Cohort, a leading technology group, discussed some of its latest defence solutions in an exclusive, ahead of the Defence and Security Equipment International (DSEI) 2023 exhibition that will take place in September.
While the parent company discussed its progress in the current defence market and how far its businesses come together, its independent, subsidiary companies: Chess Dynamics, EID, ELAC Sonar, MASS and Sea went into detail regarding some of their latest technology solutions, some of which will be showcased at London’s DSEI exhibition.
Cohort’s response to global defence needs
Cohort’s CEO, Andrew Thomis, gave some insight into how the group is ideally structured to meet the needs of defence in the current geopolitical environment.
“We have very strong capabilities in both the naval and land areas, and of those two it is the maritime that is the strongest.
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“We’re providing some extremely capable equipment in northern Europe for surveillance and targeting, which is potentially a very important capability for land based systems. On the maritime side, we provide anti-submarine capability, anti-drone; anti-air target capability as well as the torpedo launchers, the decoy launchers – quite a comprehensive set of equipment.
“I think that ties in with the way that demand is going, because in Europe, we’re primarily talking about a land-based threat. And in the Indo-Pacific, we’re talking primarily about a sea-based threat – those capabilities are very important [right now].”
GlobalData intelligence affirms this growing demand as the global military land vehicles market value grows from $20.8bn to $31.3bn, while naval vessels swells from $44.2bn to $65.8bn over the next decade. The land domain is largely driven by European demand, where countries have been spurred into mobilisation since Russia’s invasion of Ukraine exposed its defence vulnerabilities. Naval market growth is down to American investment, as the US-China rivalry across the Indo-Pacific region intensifies.
Surveillance and tracking
At DSEI, Chess Dynamics will demonstrate one of its land-based ‘Hawkeye’ systems as well as one of its naval ‘Sea Eagle’ systems.
The company concentrates on surveillance, accurate targeting multi sensor systems, and then our air defence applications. Chess Dynamics’ new electro-optical surveillance system provides four-dimensional oversight with its layered integration of different, modular systems.
“The key thing from the Chess perspective is the modularity of the system. So you can have a range of vehicles that have different roles,” Dave Eldridge, Sales and Marketing Director at Chess Dynamics, stated. “They can be fitted with different sensors, spectral bands, thermal cameras, laser pointers – all those features.”
While the Hawkeye surveillance capability leverages highly accurate data to allow users to paint a picture and monitor the battlespace from a safe position, the Sea Eagle provides precision fire control with this electro-optical tracking capability, which directs numerous weapons and effectors for successful surface, shore and air engagements.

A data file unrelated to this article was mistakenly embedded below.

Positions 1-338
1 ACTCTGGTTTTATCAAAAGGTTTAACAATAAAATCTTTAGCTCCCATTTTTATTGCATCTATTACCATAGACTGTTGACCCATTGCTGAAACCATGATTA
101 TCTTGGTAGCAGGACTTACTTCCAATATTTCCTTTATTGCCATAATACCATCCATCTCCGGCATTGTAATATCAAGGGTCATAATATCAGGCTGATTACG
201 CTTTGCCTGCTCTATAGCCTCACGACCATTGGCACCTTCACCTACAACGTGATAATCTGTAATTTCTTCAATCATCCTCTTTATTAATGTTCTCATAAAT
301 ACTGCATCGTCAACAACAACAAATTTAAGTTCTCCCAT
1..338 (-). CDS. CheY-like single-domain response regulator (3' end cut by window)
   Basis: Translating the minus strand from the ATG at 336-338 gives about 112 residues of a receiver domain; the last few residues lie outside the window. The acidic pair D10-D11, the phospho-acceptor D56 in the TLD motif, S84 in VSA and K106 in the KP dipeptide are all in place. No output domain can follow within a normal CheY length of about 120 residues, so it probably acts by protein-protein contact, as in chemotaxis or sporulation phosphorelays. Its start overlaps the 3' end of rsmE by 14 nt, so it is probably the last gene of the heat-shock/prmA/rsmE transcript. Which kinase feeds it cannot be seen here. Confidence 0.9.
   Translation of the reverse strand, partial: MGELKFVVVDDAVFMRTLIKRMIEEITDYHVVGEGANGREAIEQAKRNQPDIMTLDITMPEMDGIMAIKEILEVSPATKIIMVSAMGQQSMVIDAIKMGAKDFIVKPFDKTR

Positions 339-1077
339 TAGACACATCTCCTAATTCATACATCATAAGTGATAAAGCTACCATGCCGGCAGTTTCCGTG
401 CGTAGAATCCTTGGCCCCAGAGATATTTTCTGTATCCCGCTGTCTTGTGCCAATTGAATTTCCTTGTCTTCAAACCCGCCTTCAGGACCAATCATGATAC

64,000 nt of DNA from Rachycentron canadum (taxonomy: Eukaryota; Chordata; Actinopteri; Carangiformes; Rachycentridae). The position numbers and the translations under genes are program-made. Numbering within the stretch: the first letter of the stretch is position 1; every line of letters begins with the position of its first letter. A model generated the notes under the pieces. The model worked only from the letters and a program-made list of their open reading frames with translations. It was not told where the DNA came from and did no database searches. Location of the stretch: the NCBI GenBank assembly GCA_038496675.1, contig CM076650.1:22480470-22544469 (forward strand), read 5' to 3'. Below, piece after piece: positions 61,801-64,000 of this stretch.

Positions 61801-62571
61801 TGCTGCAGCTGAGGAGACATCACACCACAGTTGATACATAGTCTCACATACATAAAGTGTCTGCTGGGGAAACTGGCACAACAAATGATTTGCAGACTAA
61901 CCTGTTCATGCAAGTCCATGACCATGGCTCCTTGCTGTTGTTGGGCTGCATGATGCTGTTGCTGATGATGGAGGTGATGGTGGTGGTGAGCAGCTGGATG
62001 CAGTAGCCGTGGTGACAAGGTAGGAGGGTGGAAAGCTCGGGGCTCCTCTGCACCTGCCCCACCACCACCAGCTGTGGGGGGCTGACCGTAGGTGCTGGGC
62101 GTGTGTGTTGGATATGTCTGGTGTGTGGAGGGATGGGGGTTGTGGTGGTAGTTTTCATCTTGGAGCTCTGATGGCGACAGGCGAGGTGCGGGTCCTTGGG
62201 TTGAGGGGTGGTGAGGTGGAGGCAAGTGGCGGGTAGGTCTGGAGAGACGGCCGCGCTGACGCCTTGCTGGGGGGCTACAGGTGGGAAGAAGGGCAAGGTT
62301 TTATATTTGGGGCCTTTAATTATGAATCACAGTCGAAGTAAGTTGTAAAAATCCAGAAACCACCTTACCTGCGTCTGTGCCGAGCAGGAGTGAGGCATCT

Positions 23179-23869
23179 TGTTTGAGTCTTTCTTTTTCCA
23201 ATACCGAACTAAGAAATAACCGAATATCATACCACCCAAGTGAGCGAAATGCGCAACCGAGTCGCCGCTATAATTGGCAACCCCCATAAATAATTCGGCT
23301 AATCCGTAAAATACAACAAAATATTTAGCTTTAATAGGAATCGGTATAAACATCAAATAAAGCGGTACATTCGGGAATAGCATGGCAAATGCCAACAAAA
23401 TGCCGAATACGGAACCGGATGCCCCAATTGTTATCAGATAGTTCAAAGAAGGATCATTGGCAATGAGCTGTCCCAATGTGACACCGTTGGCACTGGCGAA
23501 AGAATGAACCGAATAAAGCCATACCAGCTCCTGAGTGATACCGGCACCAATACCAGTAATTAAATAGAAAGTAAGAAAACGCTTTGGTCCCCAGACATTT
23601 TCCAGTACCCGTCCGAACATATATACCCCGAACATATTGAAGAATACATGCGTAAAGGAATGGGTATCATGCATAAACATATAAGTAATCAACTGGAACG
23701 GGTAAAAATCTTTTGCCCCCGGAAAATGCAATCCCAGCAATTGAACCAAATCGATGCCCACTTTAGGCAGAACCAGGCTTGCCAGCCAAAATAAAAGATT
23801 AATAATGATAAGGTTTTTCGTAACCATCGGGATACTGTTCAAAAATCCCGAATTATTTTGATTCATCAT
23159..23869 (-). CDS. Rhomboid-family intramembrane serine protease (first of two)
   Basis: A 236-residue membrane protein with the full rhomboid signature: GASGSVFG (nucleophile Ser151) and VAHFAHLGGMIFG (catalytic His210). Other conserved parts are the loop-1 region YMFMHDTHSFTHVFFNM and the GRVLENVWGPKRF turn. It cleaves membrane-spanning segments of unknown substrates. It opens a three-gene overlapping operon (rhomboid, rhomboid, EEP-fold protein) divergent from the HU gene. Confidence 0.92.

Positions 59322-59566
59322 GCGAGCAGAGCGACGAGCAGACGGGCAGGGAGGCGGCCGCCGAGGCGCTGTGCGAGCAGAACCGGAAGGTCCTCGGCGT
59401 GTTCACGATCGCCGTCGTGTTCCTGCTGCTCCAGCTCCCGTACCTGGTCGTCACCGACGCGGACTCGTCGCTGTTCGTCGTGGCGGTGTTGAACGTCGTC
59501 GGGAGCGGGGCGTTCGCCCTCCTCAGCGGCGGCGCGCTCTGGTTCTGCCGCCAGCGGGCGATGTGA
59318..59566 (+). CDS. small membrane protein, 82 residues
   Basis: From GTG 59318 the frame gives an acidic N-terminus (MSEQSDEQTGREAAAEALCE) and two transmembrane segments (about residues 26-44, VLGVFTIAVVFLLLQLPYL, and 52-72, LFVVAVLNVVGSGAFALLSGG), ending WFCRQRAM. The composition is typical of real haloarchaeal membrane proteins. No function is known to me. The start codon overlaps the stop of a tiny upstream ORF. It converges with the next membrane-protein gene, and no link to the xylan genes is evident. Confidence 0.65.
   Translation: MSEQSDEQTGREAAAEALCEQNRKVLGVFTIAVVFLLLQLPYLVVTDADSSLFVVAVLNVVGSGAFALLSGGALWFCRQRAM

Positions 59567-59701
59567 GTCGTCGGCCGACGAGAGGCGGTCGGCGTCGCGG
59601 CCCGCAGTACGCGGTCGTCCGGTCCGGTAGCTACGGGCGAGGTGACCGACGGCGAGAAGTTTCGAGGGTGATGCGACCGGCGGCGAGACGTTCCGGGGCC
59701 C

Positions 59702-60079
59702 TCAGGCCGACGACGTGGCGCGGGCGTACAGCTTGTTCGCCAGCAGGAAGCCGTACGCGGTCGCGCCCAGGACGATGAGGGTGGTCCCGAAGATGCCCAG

The electro-optical capability has built-in video tracking and target classification through Vision4ce’s CHARM modules and AI technology. Reducing the operational burden, the system effectively filters the information and only flags objects that are deemed genuine risks or threats to the operator.
GlobalData tells us that the global military ‘Electro-Optical and Infra Red Market’ was valued at $10.1bn in 2022, which it expects to reach $13.6bn by 2032. This 3.1% compound annual growth rate suggests Chess Dynamics’ adoption of electro-optics will soon be a coveted defence solution at land and sea.
Leveraging data on the battlefield
Meanwhile, MASS’ experts deliver software and training to defence organisations such as the UK Ministry of Defence. The company’s expertise allows customers’ data to work harder and disseminate rapidly, giving forces the edge.
At DSEI, MASS will be showcasing critical electronic warfare (EW) and cyber and electromagnetic activities (CEMA) capabilities.
MASS’s software, services and training can take forces from entry level EW and CEMA to a sophisticated joint operating model, including all-domain data management, mission planning, training and advanced countermeasures development.
“We’re all about people and data,” one MASS spokesperson stated. MASS brings together a forces’ toolsets to determine the force’s efforts into a comprehensive ‘Intelligence Cycle’.
“So first, at the beginning, we start with the ‘direction’ or the ‘planning’ piece, and we talk about our different systems. Next, what our ‘collections’ are all about, how are we utilising some of our tool sets?
Thirdly, there is the ‘processing’ phase: “What can we get out of the ‘processing piece? So this is where we do all the analysis. What are the different elements of processing and what that means.
Finally, the cycle ends with the ‘dissemination’ phase. “What are those outputs that we get from processing in this scenario that we’re using? Have we found something a little bit different from what we were expecting? What does that mean? It means that [what we have found] is now a threat. So therefore, that threat is being pushed back up to the commander to say, there’s a threat here and we’ve got some countermeasures.
“So if you do encounter that threat, you should be able to successfully cattle operation, even though that is sitting there where we found, okay, and that’s the whole process of using people and processes to go through the whole Intelligence Cycle.”